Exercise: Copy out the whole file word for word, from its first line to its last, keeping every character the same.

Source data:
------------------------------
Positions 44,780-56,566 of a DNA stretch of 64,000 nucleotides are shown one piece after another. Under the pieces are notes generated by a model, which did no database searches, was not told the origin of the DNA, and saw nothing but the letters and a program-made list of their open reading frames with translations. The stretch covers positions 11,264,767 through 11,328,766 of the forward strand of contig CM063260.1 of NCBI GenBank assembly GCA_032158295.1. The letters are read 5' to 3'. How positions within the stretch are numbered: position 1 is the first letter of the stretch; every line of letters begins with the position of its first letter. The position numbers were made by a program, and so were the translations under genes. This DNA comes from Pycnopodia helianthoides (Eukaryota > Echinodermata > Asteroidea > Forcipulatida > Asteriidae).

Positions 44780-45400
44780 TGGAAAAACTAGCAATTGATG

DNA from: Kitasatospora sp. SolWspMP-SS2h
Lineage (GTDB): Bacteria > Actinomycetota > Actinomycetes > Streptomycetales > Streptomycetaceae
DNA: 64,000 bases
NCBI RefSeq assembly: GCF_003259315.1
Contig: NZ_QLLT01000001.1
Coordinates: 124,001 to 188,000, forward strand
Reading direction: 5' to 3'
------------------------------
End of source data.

Positions 44,780-56,566 of a DNA stretch of 64,000 nucleotides are shown one piece after another. Under the pieces are notes generated by a model, which did no database searches, was not told the origin of the DNA, and saw nothing but the letters and a program-made list of their open reading frames with translations. The stretch covers positions 11,264,767 through 11,328,766 of the forward strand of contig CM063260.1 of NCBI GenBank assembly GCA_032158295.1. The letters are read 5' to 3'. How positions within the stretch are numbered: position 1 is the first letter of the stretch; every line of letters begins with the position of its first letter. The position numbers were made by a program, and so were the translations under genes. This DNA comes from Pycnopodia helianthoides (Eukaryota > Echinodermata > Asteroidea > Forcipulatida > Asteriidae).

Positions 44780-45400
44780 TGGAAAAACTAGCAATTGATG

DNA from: Kitasatospora sp. SolWspMP-SS2h
Lineage (GTDB): Bacteria > Actinomycetota > Actinomycetes > Streptomycetales > Streptomycetaceae
DNA: 64,000 bases
NCBI RefSeq assembly: GCF_003259315.1
Contig: NZ_QLLT01000001.1
Coordinates: 124,001 to 188,000, forward strand
Reading direction: 5' to 3'